Psychologist Abraham Maslow posited a theory of development called the Hierarchy of Needs. He explained that whenever a person’s needs are denied regression toward poor behavior results. Once basic needs are met, progression in character and personality occur. Most people spend their lives trying to meet needs on every level of the hierarchy, with only the most successful reaching the pinnacle of self-actualization.
7. Self-actualization: the realization of potential
6. Aesthetic needs: order and beauty
5. Cognitive needs: knowledge and understanding
4. Self-esteem needs: achievement and gaining of recognition
3. Belongingness and love needs: affiliation and acceptance
2. Safety and security needs: long-term survival and stability
1. Physiological needs: hunger, thirst, sex
The incarcerated populace was especially inefficient at fulfilling their needs in the free world and, as much as many would hate to admit, require the structure and order of prison to satisfy the two most basic levels of the hierarchy—physiological, safety and security needs. Over time affiliation and acceptance occurs, and through programs achievement, knowledge and understanding are reached. Order is a natural byproduct of most institutional settings, but recognizing it as a necessary element of one’s balance as a human being is difficult.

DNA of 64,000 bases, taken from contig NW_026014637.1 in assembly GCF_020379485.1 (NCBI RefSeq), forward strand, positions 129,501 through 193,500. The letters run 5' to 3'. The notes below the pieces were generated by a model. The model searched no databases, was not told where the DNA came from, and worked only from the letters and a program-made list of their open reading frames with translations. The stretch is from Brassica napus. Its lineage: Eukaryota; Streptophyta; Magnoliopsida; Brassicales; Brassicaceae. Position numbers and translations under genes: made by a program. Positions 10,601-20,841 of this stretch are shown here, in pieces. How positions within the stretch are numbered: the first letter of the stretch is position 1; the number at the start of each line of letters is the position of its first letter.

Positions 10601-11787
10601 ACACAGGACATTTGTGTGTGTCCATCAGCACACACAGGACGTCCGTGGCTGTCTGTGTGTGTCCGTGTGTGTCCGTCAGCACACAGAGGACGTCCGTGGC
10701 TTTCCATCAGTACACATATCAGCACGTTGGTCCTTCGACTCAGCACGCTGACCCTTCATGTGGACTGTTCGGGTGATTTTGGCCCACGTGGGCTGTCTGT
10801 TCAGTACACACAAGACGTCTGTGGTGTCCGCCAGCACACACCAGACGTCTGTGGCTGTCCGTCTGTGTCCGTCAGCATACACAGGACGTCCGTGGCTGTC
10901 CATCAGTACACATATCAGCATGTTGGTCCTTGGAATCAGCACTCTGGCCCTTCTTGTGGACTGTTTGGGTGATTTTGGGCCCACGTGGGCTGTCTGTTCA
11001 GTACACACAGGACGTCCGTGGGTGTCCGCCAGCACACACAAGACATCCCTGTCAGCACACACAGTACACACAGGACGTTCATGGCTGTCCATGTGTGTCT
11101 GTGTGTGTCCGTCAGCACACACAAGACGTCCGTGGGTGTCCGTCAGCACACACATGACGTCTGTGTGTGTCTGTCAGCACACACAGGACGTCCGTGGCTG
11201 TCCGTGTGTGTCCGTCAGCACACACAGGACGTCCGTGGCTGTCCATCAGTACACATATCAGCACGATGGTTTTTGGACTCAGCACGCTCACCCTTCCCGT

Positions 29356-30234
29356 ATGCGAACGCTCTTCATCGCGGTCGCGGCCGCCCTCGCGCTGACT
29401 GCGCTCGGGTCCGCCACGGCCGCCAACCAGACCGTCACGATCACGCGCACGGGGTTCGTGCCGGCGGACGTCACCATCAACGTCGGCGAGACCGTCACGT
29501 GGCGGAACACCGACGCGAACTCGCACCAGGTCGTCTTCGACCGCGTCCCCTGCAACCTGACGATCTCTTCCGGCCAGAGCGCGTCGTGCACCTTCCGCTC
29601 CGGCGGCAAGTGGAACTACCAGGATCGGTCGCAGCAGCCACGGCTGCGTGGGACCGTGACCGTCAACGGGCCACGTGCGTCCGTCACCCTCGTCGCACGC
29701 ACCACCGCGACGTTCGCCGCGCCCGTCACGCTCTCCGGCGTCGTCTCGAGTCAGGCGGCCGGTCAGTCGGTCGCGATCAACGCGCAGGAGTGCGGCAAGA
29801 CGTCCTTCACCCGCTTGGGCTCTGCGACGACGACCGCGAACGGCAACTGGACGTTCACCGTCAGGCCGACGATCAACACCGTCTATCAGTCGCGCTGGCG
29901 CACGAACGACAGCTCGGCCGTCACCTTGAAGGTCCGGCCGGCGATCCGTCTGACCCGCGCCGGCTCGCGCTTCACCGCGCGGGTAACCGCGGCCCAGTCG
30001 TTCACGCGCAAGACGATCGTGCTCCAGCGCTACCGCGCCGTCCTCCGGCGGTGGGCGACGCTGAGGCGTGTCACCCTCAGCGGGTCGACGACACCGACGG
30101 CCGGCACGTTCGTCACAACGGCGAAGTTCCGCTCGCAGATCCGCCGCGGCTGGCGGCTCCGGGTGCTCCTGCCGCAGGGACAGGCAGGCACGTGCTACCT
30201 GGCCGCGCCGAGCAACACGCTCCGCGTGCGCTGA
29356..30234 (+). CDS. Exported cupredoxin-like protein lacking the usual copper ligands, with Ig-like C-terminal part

Death row’s production of Serving Life was the culmination of Maslow’s hierarchy of needs fulfilled. In writing and acting in this play each participant recognized the missing stages of their development, overcame and met whatever needs had caused their individual regression and progressed toward a realization of human potential.
Maslow identified a number of traits characteristic of self-actualizing people:
--Clear, efficient perception of reality and comfortable relations with it.
--Spontaneity, simplicity and naturalness
--Problem centering—having something outside of themselves they “must” do as a mission.
--Detachment and the need for privacy
--Autonomy, independence of culture and environment
--Continued freshness of appreciation
--Mystical and peak experiences
--Feelings of kinship and identification with the human race
--Strong friendships, but limited in number
--Democratic character structure; balance between polarities in personality
--Ethical discrimination between good and evil
--Philosophical, unhostile sense of humor
Our performance of Serving Life required a great deal of perseverance and team work to complete. Had this effort at problem centering—something outside of ourselves we “had” to do as a mission—failed, maximum human potential couldn’t have been reached. Also necessary was an appreciation for the opportunity to engage in this unheard of event on death row. Write a play and act in it? A few years ago the idea would’ve been comical.
More than anything, being granted the chance to tell the story of development interrupted to approximately two hundred people in three viewings was a phenomenal experience incomparable to anything else. Serving Life fulfilled needs we didn’t know existed, but it also became the ultimate platform upon which the realization of our fullest potential became possible. If other prisoners were granted the same opportunity to meet every level in Maslow’s hierarchy of needs it stands to reason that prison could become a place where human potential is maximized rather than squandered.